I got past that part!

Luckily, those small glitches were the only problems I experienced, so once I recovered from a glitch, it was smooth sailing for the most part. I think there were about 5 minor glitches. The rest of the problems were all on my lack of elemental control.

I highly recommend this game to everyone who enjoys a challenge. It’s fun, different, and the design is simple, yet beautiful. The soundtrack also adds a lot to this game-it’s wonderfully composed, and adds a certain innocent quality to the adventure. The music perfectly complements the young elements who are making their way into the open. The level design challenges your focus, and makes you think on your feet. Element4l is stunningly brilliant and immersive, and really lifts itself up above other games of its genre.

Review Policy

In our reviews, we'll try not to bore you with minutiae of a game. Instead, we'll outline what makes the game good or bad, and focus on telling you whether or not it is worth your time as opposed to what button makes you jump.

We use a five-star rating system with intervals of .5. Below is an outline of what each score generally means:


All games that receive this score are standout games in their genre. All players should seek a way to play this game. While the score doesn't equate to perfection, it's the best any game could conceivably do.


These are above-average games that most players should consider purchasing. Nearly everyone will enjoy the game and given the proper audience, some may even love these games.


This is our middle-of-the-road ranking. Titles that receive three stars may not make a strong impression on the reviewer in either direction. These games may have some faults and some strong points but they average out to be a modest title that is at least worthy of rental for most.


Games that are awarded two stars are below average titles. Good ideas may be present, but execution is poor and many issues hinder the experience.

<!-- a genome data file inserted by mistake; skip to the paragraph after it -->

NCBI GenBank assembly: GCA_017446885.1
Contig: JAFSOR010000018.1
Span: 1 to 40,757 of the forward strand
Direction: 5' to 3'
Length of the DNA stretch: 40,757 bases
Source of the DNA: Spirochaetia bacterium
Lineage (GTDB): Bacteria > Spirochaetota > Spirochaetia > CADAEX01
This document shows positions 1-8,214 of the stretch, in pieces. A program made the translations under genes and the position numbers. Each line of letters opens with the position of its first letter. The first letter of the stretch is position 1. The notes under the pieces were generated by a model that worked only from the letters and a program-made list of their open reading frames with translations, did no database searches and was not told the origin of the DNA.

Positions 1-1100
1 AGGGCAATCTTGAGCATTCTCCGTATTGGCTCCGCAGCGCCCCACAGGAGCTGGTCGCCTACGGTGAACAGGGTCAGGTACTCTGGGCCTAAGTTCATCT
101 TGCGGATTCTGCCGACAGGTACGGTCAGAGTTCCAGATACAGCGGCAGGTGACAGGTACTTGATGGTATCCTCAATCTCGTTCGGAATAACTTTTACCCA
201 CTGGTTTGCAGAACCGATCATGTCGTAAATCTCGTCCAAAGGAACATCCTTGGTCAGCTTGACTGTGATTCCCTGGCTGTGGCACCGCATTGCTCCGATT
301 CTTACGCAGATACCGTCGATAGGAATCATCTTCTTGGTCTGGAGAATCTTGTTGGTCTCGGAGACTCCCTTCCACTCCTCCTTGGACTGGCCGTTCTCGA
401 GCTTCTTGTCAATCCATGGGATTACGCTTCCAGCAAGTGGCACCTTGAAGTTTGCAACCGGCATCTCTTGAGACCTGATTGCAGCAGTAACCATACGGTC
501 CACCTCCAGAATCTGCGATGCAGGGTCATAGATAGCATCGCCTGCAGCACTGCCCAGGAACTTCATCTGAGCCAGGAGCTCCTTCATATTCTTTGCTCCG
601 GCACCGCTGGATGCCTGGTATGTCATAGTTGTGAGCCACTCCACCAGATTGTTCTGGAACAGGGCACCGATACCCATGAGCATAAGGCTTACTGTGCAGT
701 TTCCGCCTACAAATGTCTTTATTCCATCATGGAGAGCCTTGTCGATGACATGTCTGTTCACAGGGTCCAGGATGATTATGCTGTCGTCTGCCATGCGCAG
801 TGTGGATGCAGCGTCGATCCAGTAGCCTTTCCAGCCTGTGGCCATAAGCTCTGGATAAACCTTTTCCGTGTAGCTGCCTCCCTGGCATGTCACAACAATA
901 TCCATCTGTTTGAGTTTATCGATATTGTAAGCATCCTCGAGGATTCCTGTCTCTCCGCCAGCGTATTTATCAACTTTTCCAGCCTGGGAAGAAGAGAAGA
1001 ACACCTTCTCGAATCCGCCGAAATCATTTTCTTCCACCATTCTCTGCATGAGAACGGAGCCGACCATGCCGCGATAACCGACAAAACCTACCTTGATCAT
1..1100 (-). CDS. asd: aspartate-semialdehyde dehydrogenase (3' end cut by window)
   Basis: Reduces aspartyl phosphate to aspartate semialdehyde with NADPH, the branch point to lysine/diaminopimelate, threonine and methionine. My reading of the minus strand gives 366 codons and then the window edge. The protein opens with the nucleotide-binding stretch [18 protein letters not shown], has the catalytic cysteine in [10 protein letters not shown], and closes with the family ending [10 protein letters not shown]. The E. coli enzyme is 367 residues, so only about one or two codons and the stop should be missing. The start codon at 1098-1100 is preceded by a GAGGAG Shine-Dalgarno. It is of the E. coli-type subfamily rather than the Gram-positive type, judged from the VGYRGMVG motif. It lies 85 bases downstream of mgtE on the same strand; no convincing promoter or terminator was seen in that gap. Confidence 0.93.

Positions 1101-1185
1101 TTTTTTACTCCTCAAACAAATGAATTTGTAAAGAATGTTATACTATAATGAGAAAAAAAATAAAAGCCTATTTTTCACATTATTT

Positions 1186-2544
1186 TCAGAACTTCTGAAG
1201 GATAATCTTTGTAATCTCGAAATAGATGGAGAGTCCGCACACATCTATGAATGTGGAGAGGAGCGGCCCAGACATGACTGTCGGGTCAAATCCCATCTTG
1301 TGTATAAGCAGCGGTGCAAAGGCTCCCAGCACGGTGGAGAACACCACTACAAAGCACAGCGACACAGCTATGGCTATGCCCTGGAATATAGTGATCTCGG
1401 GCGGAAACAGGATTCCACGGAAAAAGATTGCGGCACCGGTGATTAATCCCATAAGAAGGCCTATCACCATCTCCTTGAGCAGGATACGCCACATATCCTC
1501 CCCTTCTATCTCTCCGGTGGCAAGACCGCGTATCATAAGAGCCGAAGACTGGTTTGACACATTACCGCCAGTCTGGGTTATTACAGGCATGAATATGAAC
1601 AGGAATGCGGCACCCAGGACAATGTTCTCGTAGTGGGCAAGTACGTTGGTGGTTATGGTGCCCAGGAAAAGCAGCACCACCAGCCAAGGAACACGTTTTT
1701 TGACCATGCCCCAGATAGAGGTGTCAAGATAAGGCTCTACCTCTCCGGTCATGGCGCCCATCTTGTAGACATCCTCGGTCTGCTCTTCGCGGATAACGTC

Though functional, a game that receives this score has major issues. There are little to no redeeming qualities and should be avoided by nearly all players.


A game that gets this score is fundamentally broken and should be avoided by everyone.


 

Comments

Chris Yarger Community Manager

07/16/2013 at 06:52 AM

Wow, I've never heard of this game, but it seems to be a highly interesting platformer within the likings of the Portal series in terms of being innovative. I'll have to check this out sometime, thanks Darby!

Darby Lawson Staff Alumnus

07/16/2013 at 08:25 PM

You definitely should! You can go to their website and get the game and soundtrack for ten dollars. Its pretty cool, just because its so intuitive and makes you pick up your reaction speed and really think about the physics of the environment.

leeradical42

07/18/2013 at 08:30 PM

Mmmmm another portal physics kind of game im definitely interested great reveiw as usual. :~)

Log in to your PixlBit account in the bar above or join the site to leave a comment.

Support

Hot Story

Super Hang-On Review Rewind

When I was a wee lad in the arcades, motorcycle racers were not often a priority for me to spend my quarters. I was too busy playing After Burner, Galaga, or Ms. Pac-Man. But one day, I saw something that stood out from the usual bunch- Sega’s Super Hang-On, initially released in 1987. As I hopped on the mechanical bike and blasted around that first corner, I knew it was worth every quarter spent. I was one with the road- until I crashed seconds later. While I never won the race or played it in the arcade again, I always remembered how much fun it was. Thankfully, most of the traits that made the coin-op version fun translated well on the Sega Genesis.

Read More...